Part of my relationship with my name is specifically Japanese. The Japanese language has three alphabets, and native Japanese names are almost always written in kanji, the alphabet brought over from China. Foreign names are written in katakana, a phonetic alphabet recognizable for its simple, angular shapes. In Japan, even though Mia and Nakaji are Japanese and have kanji, my other two names, Gabrielle and Monnier, mark my name as foreign — not just because they are French, but also because they bring my name total up to four, which means I don’t fit the standardized Japanese last name–first name format (Murakami Haruki rather than Haruki Murakami).
Every time I filled out a form in Japan, I had to decide in which order to write my names, and each time I used kanji, I knew it was a small act of rebellion that would lead to a prolonged conversation about my identity. The mainstream Japanese idea of homogeneity is so strong that even Japanese Americans with entirely Japanese names — including Anna Suzuki, who grew up in Japan — have their names written in katakana, in Western first name–last name format.
In the United States, meanwhile, I get more questions about my last name than I do about my ethnically flexible first name. Mia Monnier is read as French, therefore White. After a decade of going by Mia Nakaji Monnier, it feels strange to see my abbreviated first-last name on a piece of mail, like it’s lacking, even though it was my name for 20 years. Similarly, when a Japanese relative writes my name in katakana, I feel sad, like they’ve unwittingly closed a door between us.
When I mentioned this story to my friend Natsuki Atagi, a professor of child and adolescent studies at California State University, Fullerton, who focuses on bilingualism and language development, she reminded me that names are a part of language, and they specifically act as labels. That may be why people always want to know what names mean, she told me, because they’re looking for information on how to see us. I’ve thought about the ways in which my brothers and I have lived out our Japanese names, almost as if they were prophecies: The “a” in Mia is used to spell Asia, the “mi,” which means “beautiful,” is also the first character in the Chinese spelling of America. My brother, whose name means “great hermit,” has lived out of his car in three cities this summer. My brother the pegasus flies out of reach. The names and the experiences reinforce each other, becoming personal myth.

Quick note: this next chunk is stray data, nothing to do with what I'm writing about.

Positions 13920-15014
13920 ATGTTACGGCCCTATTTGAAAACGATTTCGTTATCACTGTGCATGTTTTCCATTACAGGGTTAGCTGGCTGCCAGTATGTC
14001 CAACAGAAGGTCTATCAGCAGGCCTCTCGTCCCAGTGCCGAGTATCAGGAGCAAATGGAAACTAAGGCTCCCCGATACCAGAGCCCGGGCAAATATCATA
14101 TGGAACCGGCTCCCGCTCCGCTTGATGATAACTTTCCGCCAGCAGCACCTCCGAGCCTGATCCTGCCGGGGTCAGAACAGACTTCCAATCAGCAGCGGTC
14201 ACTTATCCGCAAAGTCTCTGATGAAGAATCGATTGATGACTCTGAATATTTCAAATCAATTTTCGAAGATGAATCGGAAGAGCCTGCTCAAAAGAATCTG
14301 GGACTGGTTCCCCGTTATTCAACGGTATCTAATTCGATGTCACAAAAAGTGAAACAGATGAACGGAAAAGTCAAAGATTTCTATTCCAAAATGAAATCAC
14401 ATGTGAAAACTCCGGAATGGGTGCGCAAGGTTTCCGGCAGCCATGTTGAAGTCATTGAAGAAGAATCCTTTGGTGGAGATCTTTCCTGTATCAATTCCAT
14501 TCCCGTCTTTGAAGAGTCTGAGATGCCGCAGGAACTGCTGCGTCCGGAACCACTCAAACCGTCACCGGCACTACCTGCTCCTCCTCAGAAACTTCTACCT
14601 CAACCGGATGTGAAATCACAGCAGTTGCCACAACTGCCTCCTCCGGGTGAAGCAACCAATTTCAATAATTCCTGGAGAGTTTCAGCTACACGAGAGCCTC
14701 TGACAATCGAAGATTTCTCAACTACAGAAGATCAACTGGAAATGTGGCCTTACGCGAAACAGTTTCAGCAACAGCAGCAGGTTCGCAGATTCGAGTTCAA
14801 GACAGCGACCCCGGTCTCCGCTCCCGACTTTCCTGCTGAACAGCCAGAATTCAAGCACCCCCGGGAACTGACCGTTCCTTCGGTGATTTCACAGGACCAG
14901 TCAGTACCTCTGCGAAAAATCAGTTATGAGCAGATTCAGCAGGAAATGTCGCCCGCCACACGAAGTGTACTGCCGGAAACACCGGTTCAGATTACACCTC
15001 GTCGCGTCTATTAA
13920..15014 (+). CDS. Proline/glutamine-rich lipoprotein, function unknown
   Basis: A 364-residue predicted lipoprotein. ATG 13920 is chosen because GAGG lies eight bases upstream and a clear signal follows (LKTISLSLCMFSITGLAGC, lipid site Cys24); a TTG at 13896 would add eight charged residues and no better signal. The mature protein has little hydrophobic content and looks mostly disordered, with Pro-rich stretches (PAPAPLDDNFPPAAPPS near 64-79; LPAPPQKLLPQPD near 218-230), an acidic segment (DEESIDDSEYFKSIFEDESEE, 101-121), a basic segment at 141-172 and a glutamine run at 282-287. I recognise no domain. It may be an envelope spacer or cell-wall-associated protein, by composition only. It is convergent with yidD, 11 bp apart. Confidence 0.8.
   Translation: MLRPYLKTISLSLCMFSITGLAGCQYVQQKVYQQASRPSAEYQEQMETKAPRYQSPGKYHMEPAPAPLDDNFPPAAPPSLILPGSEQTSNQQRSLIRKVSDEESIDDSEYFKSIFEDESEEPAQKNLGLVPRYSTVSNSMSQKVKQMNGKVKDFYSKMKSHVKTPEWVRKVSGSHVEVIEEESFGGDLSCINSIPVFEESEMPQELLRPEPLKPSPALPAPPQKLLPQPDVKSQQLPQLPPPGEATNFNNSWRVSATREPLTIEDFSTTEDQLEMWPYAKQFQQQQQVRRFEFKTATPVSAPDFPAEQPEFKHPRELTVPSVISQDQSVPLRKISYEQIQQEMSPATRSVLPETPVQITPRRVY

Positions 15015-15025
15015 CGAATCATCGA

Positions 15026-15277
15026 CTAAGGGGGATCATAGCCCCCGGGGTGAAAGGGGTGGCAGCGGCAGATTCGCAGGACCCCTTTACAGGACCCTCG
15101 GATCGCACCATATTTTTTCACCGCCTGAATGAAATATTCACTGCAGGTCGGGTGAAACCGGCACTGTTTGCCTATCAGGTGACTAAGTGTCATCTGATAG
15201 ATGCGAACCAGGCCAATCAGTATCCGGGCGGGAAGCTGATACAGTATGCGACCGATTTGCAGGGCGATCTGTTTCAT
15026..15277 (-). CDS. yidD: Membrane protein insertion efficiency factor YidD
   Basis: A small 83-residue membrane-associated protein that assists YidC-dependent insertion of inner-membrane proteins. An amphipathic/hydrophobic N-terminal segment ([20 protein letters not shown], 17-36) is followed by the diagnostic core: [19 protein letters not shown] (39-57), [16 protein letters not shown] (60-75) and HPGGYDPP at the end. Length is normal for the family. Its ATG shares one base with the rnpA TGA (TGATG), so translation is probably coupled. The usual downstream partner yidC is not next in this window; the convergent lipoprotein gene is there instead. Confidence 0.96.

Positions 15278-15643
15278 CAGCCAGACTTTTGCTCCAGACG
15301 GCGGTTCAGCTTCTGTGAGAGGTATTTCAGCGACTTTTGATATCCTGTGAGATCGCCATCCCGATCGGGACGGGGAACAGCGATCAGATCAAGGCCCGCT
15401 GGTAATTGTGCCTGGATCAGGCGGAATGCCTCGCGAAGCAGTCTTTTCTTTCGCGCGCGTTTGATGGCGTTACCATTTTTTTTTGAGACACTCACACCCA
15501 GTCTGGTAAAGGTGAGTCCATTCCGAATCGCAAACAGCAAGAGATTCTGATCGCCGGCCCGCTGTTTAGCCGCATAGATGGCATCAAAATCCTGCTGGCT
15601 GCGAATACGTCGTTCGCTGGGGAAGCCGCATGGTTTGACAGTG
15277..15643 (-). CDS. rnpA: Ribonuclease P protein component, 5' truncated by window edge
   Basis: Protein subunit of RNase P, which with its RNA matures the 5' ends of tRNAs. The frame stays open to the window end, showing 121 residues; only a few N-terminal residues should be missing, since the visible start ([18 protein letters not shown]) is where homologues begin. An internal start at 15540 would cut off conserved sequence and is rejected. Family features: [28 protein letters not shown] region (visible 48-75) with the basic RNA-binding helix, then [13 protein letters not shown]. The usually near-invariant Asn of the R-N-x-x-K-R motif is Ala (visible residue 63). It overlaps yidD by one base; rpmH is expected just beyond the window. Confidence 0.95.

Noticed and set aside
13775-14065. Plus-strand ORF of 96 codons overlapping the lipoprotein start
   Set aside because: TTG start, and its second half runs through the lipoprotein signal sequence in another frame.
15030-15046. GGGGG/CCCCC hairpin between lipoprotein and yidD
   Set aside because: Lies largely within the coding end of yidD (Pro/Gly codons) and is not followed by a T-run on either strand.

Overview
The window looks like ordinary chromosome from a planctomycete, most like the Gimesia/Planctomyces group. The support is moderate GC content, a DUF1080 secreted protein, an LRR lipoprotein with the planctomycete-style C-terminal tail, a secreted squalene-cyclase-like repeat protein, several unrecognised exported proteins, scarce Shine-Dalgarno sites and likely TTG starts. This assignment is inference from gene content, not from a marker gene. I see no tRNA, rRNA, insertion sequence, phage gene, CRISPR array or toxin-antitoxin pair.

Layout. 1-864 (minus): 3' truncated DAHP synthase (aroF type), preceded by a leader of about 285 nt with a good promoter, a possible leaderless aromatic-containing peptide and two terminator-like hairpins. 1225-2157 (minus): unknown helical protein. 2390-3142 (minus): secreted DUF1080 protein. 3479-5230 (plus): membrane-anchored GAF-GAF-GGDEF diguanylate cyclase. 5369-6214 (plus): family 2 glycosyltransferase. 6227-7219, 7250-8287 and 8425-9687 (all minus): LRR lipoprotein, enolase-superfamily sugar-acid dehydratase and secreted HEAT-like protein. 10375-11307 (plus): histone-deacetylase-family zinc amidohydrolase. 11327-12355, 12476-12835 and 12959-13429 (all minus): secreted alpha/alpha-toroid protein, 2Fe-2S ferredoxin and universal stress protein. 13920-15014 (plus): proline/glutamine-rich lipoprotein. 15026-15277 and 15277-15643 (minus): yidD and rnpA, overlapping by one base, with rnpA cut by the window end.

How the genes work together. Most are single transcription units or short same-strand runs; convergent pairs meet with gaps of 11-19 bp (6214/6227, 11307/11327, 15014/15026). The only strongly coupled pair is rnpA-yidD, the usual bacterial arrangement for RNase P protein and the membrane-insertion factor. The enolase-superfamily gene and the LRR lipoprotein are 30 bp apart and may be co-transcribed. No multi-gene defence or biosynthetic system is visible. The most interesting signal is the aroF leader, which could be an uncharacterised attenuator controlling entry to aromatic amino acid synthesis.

Choosing whether or not to change our names allows us to decide what story we tell the world, but also, maybe more important, what story we tell ourselves. I began using Nakaji to declare my Japanese identity — an act of both defensiveness and pride. If I took my fiancé’s last name, I could say the same thing more simply with just two names, first and last. In Japan, I could use kanji and go last-first, passing on paper, if nowhere else. But in the time that I’ve gone by this name, it’s become more than a cultural credential. It feels like claiming my mom daily, publicly. My dad, too. It turns out that as much as I want to be seen and accepted as Japanese, I don’t want to pass as anything other than I am. I need my fiancé for love and partnership, not access to a community that is already mine.
In our interview, Threadgould told me about a poem by the border poet Heriberto Yépez called “Nada,” from his book Transnational Battlefield, which explores the idea of declaration. When a person crosses the Mexican border into the United States, Threadgould explains, the first question they are asked is, “‘What are you bringing?’ And you’re expected to say, ‘Nothing,’” she says. “Sometimes I feel like that is what having an Anglo surname is asking me to do. It’s asking me to say, ‘Nothing.’”
In diaspora, what remains of our families’ cultures is limited, precious. What can we claim instead of nothing?
Last summer, I visited my brothers in the Midwestern town where they were sharing an apartment at the time. They’re four and seven years younger than I am, both metalheads, different from me in most ways apart from our thick, wavy hair, our shared family experiences — and our names. On the cluttered dining table sat a pile of the older one’s pay stubs, bearing his full, four-part name: Western first name, Japanese middle name, Nakaji Monnier. It was just a name, unceremoniously printed, but looking at it, I felt my experience mirrored, my childhood summed up, the comfort of my siblings and our parents’ gifts to us.
In this prairie town, far from home, I saw where I belonged.